Moneta Group welcomes communications manager EMILY BARLEAN to its team. Barlean’s work history includes working as senior corporate communications specialist and social media manger at Concordia Publishing House.
St. Louis Children’s Hospital
YOLANDA ROUSSEAU has joined accounting and advisory firm Abeles and Hoffman, P.C., as an audit associate. She will provide comprehensive audit, review and compilation services across a range of industries.
Clayton Mayor Harold Sanger cut the ribbon at the debut of Clayton Early Childhood Center’s new classroom and indoor play space. Board president Cason Coplin, board secretary Natalie Cox and executive director Gina Siebe also joined the ceremony. The Center’s capital campaign project, recent trivia nights and private donors funded the project. Pictured: Gine Siebe, Natalie Cox, Clayton Mayor Harold Sanger, Cason Coplin
Ovarian Cancer Awareness
St. Louis Ovarian Cancer Awareness recently hosted a fund & awareness raising event, Painting with a Purpose’ at the Creve Coeur location of Painting with a Twist. The event welcomed a capacity crowd for wine and hors d’oeuvres while they created a still-life painting of Four Vases.
CITY ACADEMY received a $1 million gift from the Crawford Taylor Foundation for endowment. The gift supports the school’s efforts to offer an expanded Early Childhood Program. With the help of this grant, plans to expand to a total of 175 students by 2014 are in place. Pictured: D’Niya Ammons, Chantell Johnson and Chontell Johnson of City Academy's new Early Childhood Program.
ST. LOUIS OVARIAN CANCER AWARENESS
Beth Hudson and her sister, Sue, loved to do things together. But they never expected that they would sit side-by-side as chemotherapy dripped into their veins, both fighting ovarian cancer.
Contraception has become a contentious political issue this year, with the debate bringing the topic into the spotlight and onto the lips of politicians and pundits. But physicians prescribe hormonal contraception, most commonly administered as birth control pills, for many reasons other than just pregnancy prevention.
A packed house of family, friends and fans celebrated new Cardinals manager MIKE MATHENY at a lively party last week at Mike Shannon’s downtown. Matheny addressed the crowd, saying that he’s fortunate to have the “best job on the planet,” but that it all “hasn’t sunk in yet.” As Matheny wrapped up his speech, host MIKE SHANNON whispered into his ear, reminding him to thank the most important person in the room: Mrs. Matheny. The new manager immediately acknowledged his oversight, sheepishly telling the crowd. “Mike Shannon just taught me lesson No. 1.”
The risk of many diseases increases as we age, and ovarian cancer is no different. Although there are stories of younger women being diagnosed with ovarian cancer, it is most typically found in women in their late 50s or older.
Intestinal disorders can derail lives. As with any condition, problems with the gastrointestinal (GI) tract should be handled sooner than later to prevent them from becoming chronic and harder to treat. Dr. Fred Williams with Gateway Gastroenterology says when someone comes in with a GI complaint, an accurate diagnosis is critical. “If someone has difficulty swallowing, we have to rule out a tumor and then get at the cause because if it’s not corrected, food can get stuck,” he says. “Long-standing heartburn can lead to Barrett’s Esophagus, a pre-cancerous condition that must be monitored; but any cause of heartburn should be treated. We’ve seen a rise in heartburn mirroring the rise in obesity.”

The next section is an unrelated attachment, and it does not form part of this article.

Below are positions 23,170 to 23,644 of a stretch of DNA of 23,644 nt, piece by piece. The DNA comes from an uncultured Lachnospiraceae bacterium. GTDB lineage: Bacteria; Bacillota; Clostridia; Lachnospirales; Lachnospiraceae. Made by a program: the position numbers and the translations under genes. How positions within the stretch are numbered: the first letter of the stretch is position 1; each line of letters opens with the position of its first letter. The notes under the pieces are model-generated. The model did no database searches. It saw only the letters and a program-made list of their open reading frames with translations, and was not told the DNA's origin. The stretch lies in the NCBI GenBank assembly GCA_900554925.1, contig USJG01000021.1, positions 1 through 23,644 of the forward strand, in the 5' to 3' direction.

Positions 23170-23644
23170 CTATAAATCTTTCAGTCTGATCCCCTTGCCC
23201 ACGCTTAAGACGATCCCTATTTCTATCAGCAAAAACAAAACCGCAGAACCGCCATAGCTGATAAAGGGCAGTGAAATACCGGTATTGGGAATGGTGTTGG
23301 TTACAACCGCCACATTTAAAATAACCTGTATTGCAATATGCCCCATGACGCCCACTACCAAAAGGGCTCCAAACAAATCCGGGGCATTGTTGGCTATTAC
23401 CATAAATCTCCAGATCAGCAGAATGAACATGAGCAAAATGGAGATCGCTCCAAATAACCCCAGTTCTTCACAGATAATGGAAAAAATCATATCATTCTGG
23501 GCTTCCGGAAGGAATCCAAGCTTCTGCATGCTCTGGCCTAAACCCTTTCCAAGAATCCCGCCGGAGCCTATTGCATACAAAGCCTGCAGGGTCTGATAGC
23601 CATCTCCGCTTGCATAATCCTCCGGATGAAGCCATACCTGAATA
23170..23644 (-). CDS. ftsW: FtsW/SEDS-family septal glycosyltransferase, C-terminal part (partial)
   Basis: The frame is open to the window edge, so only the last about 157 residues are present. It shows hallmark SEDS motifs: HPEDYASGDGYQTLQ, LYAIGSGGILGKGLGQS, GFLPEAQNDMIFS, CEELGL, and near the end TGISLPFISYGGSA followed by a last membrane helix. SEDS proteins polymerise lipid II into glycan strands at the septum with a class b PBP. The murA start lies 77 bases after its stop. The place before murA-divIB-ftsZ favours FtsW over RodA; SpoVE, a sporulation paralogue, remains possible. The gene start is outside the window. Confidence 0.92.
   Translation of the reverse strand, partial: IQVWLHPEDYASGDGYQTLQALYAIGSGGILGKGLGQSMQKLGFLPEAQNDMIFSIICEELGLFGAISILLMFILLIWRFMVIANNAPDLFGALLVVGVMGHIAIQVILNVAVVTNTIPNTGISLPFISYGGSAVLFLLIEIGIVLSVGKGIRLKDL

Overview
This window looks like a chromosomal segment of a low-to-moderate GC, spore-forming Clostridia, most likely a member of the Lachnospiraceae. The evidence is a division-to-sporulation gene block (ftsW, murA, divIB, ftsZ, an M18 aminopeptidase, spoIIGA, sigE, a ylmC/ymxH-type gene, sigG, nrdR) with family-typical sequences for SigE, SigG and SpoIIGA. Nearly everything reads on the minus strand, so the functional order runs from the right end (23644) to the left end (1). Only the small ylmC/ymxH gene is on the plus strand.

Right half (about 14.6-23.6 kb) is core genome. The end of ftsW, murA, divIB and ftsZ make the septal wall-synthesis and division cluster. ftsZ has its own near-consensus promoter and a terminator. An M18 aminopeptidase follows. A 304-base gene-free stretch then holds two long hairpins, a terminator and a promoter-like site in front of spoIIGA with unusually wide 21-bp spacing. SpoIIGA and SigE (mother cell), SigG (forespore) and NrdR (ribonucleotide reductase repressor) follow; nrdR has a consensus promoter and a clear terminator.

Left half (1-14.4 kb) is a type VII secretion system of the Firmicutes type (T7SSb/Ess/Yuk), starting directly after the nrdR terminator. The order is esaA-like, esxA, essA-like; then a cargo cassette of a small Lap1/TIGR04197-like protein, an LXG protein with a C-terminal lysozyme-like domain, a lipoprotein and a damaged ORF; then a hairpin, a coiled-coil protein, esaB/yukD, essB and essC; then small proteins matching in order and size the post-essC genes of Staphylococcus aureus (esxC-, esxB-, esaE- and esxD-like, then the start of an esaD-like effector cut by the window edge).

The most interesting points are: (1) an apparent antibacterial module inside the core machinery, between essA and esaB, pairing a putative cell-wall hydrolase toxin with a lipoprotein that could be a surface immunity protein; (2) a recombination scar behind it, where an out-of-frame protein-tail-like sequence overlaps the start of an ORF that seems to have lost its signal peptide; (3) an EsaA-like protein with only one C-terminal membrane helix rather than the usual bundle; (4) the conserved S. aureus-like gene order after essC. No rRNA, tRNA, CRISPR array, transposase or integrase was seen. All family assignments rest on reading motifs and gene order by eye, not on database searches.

It’s hard to believe that robots can do a better job of operating on us than surgeons. And while a robot needs a skilled surgeon driving it, the robotic approach is gaining more kudos for difficult cases.
Media coverage of the preliminary results of an ovarian cancer study raised hopes that a reliable screening test is just around the corner. That doesn’t seem to be the case. There is an urgent need for early screening because 70 percent of women have advanced disease that has gone beyond the ovaries when it is diagnosed, resulting in 15,000 deaths a year.
Over the last year recommendations have changed for screening and treating some of the most prevalent diseases in America, often after intense public and professional debate. Prostate cancer is one of those diseases.
In an era of remarkable diagnostic and treatment advances for many diseases, physicians and researchers continue to look for breakthroughs that will help diminish the threat of ovarian cancer. While far less common than breast or cervical cancer, ovarian cancer remains a difficult disease to detect early, when treatments have the most likelihood of saving lives.
Over the last few months, a number of studies have been published with new information about diagnosis and treatment of prostate cancer, which affects about one in six men at some time during their life.